This is the third part in our series on plastic. For parts one and two, click here.
Unfortunately, not all municipalities in Gauteng run successful recycling collection programmes ~ so consumers have to learn to do it themselves. The first step is to clean your plastics: rinse them of all food waste. They do not need to be spotless but recycling plants will turn away or discard plastics with too much organic waste ~ it affects the recycling process and can damage the machinery.
Step two is to decide whether you will recycle yourself or rely on your local waste pickers. There are pros and cons to both options. Waste pickers provide a useful service in our communities and are creating some form of income for themselves and their families. But, they do not always take all recyclables because not everything is financially viable for them. For example, PP bottle tops and polystyrene will not provide a waste picker much income, so they leave those items behind. The remainder of your rubbish is then collected and items perfectly suited for recycling end up in landfills. Doing it yourself means you need to have a) somewhere to store your recyclables. This shouldn’t be a big problem for smallholders ~ find an area on your property easily concealed, perhaps behind your garage or next to your compost heap. Build a simple means of containing your waste, for example four pieces of scrap corrugated iron wired together to make a square. Into this you can throw your recyclables (and this can include plastics, glass and cans).
Once full you can either pack your bakkie and trailer with the goods and take it all to your nearest recycling plant or you can find a local recycling company that will come collect the items for you.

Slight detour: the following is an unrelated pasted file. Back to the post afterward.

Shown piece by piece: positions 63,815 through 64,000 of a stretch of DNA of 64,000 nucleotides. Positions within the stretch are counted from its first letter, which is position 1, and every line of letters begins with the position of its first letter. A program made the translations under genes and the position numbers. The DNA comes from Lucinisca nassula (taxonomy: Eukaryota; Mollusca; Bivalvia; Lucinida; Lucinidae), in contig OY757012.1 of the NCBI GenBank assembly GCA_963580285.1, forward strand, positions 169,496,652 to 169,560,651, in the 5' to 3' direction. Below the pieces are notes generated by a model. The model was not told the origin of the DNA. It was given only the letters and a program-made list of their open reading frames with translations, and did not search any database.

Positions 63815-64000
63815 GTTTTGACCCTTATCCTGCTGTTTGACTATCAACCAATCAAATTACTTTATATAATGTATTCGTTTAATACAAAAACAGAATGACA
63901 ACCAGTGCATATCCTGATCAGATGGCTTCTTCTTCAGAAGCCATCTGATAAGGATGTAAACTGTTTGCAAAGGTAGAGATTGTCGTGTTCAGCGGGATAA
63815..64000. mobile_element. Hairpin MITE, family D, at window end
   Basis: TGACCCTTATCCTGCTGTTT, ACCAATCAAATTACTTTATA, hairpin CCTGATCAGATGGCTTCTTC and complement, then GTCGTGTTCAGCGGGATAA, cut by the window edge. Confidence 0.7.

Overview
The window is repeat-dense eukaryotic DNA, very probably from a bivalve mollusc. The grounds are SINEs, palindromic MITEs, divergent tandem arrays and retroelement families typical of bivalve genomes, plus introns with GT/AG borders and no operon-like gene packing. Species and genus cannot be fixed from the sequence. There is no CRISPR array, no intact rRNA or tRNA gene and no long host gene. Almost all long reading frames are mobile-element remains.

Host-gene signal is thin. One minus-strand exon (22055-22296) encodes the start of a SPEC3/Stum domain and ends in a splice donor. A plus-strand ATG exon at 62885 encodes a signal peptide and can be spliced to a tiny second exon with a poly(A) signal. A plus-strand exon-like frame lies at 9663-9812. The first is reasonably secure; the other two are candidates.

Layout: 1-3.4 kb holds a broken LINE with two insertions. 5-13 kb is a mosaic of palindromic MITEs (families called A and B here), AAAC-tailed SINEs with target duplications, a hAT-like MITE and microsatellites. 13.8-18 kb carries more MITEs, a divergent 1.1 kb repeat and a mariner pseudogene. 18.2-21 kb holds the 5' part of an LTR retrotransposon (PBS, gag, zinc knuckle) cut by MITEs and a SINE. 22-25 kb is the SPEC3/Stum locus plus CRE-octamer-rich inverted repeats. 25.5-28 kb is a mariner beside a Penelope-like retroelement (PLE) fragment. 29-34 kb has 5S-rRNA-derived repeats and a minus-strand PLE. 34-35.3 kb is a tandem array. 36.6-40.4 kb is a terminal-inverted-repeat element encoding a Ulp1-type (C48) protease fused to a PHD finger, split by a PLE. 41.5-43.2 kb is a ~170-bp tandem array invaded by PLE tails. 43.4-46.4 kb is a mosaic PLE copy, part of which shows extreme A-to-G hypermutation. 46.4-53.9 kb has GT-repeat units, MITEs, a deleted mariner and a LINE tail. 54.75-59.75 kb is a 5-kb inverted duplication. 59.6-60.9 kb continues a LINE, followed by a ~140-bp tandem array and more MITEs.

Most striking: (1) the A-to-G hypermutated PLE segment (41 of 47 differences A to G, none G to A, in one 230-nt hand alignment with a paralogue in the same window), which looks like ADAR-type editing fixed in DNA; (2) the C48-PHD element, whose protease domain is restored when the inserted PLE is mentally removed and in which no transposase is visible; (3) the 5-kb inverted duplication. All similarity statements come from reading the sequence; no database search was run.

Or, your third option is a compromise. Separate your recyclables ~ place those items that waste pickers will take such as plastic bottles, glass etc in a bag next to your wheelie bin on rubbish day. Store the items they will not take ~ bottle tops, polystyrene etc and, when you have enough, call your local recycler to collect them.
But what do we do with the things that aren’t recyclable, such as plastic fruit punnets, or takeaway sandwich containers. Instead of binning them as waste, consider repurposing them. For example, use your grape punnet as a water bowl for your dogs, use them as seed bowls for outdoor birds, or storage.
But, not enough of us will do this and these containers will still end up in landfills and floating in our oceans. So, here’s another option: boycott them. Stop buying items that come in these plastics, make your own sandwich and do not buy a takeaway one, only shop at stores that sell loose fruit. Write to the supermarket chains to tell them you’re upset and disappointed that they continue to use non-recyclable PET plastic containers for a large portion of their fresh fruit and vegetable products.
While organizations such as Petco exist to oversee the industry, the final decision of what type of packaging is used is still made by the production company. They’re the ones we need to be putting pressure on to change.